Emergence of a Global Collaborative Neuroscience

In recent years, the extraordinary momentum in the field of neuroscience has been channeled into the creation of large-scale brain initiatives around the globe, each with a unique focus. For example, the Human Brain Project, funded by the European Commission, is building the digital infrastructure needed to model the brain. The United States Brain Research through Advancing Innovative Neurotechnologies (BRAIN) initiative is catalyzing the development of new tools for studying the brain. Israel Brain Technologies aims to develop and commercialize new neurotechnologies; and, Japan BRAIN/Minds is largely focused on mapping the brain of a non-human primate.

South Korea, China, Australia and Canada are each developing their own national initiatives and, in 2017, joined the International Brain Initiative (IBI), a consortium of researchers working on brain projects around the world. Together, the IBI members will move neuroscience forward by reducing redundancy, increasing collaboration and knowledge sharing, and leveraging talent and resources among brain researchers globally.

Learn more about the International Brain Initiative:

International Brain Initiative


By establishing a national neuroscience program, Canada can set a new global standard for open, collaborative, transdisciplinary and ethical brain research, and continue to play a leadership role in the IBI. That program must focus on preparing scientists for this new era of research, nationalizing technology platforms for the benefit of all brain researchers and maximizing data sharing at home and abroad.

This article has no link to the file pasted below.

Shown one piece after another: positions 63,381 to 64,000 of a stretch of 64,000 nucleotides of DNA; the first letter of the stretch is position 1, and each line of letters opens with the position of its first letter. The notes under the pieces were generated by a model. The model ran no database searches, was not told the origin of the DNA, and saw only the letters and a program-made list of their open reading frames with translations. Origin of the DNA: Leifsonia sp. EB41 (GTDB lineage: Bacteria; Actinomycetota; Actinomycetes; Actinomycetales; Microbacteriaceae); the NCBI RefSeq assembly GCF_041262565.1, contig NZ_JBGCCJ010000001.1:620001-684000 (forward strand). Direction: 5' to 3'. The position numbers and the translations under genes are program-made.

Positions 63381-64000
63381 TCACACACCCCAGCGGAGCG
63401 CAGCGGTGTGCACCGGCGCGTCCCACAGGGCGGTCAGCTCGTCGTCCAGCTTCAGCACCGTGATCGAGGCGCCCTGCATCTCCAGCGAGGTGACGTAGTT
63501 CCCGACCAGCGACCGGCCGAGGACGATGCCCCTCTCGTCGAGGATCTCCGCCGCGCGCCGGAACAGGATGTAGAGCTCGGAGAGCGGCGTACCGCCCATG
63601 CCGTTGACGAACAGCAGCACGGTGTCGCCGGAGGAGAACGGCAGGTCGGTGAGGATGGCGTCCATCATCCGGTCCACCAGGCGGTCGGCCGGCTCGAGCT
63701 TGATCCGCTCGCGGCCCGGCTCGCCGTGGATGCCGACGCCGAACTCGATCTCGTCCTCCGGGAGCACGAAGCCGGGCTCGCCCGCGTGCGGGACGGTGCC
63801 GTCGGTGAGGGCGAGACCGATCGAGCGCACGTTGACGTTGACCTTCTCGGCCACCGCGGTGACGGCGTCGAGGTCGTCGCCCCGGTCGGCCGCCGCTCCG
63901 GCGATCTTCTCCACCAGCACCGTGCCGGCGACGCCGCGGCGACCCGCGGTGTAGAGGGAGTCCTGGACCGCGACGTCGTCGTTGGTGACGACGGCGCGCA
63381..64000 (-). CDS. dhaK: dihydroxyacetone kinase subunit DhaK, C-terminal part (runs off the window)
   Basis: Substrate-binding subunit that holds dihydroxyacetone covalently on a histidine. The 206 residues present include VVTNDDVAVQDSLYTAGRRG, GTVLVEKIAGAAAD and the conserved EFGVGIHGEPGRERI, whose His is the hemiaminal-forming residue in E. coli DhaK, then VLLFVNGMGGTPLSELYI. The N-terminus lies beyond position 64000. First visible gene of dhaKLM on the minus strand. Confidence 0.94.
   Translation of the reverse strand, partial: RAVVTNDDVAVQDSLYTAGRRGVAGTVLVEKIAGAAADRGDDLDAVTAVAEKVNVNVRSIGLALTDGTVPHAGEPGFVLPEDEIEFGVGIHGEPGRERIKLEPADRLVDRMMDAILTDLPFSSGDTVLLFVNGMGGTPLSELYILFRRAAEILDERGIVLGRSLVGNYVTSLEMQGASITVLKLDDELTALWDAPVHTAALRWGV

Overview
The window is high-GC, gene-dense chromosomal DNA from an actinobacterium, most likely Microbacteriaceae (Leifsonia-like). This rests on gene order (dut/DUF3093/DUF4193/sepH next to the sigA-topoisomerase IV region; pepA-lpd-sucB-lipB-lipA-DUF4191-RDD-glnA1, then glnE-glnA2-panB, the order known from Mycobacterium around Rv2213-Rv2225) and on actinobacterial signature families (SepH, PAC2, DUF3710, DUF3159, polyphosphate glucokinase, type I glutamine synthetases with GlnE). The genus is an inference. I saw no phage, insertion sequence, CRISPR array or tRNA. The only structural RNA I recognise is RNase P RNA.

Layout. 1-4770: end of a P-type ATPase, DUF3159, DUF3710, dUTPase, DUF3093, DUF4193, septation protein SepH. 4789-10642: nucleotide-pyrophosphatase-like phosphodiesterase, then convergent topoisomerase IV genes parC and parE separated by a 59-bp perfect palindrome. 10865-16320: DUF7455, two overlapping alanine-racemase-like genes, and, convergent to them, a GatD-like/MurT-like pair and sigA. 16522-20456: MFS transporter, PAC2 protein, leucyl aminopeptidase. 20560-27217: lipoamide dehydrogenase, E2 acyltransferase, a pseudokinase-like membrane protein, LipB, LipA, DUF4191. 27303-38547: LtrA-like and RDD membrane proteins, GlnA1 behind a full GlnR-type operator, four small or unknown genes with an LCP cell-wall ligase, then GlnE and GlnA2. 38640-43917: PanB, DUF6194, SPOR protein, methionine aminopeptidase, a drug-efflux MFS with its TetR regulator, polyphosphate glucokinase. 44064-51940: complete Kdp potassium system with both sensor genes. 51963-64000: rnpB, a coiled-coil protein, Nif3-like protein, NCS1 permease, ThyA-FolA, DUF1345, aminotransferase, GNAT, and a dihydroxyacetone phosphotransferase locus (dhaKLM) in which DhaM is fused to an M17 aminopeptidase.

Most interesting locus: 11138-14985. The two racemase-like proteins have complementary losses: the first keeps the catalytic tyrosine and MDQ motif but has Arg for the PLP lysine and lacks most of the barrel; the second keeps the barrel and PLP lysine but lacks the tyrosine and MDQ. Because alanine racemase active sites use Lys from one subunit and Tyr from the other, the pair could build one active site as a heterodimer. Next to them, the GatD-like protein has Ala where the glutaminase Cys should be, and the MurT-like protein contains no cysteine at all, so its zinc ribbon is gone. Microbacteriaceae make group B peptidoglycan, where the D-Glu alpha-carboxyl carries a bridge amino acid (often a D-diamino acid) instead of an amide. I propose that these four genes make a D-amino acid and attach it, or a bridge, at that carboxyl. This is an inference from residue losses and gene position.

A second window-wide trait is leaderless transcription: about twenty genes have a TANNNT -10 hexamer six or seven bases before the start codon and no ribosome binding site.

Canada: Building on a Strong Foundation

The Government of Canada and many other public and private funders have consistently recognized the importance of investing in brain research. They include the Canadian Institutes of Health Research, the Natural Sciences and Engineering Research Council of Canada and the Social Sciences and Humanities Research Council, as well as the Canadian Institute for Advanced Research, the Canada Brain Research Fund, the Canada Research Chairs Program, the Canada Excellence Research Chairs Program, the Canada Foundation for Innovation, the Kid Brain Health Network, the Canada First Research Excellence Fund and numerous brain-focused health charities. As a result of this support, Canadian neuroscience has flourished.

But an additional dimension is needed to meet the grand challenge of understanding the brain. To create a neuroscience-driven nation, Canada must link together existing brain research initiatives and then maximize their potential through shared knowledge, infrastructure and data. CBRS, with its focus on open, collaborative and transdisciplinary brain research, provides the roadmap to take us there.

Canadian leadership in Neuroscience and Artificial Intelligence

Recent programs funded by the Canada First Research Excellence Fund:

  1. Healthy Brains for Healthy Lives (McGill)
  2. Data Serving Canadians (IVADO) (UdeM)
  3. BrainsCAN: Brain Health for Life (Western)
  4. Vision: Science to Applications (VISTA) (York)
  5. Sentinel North (Laval)

Programs funded by the Canadian Institute for Advanced Research:

  1. Child & Brain Development
  2. Brain, Mind & Consciousness
  3. Learning in Machines & Brains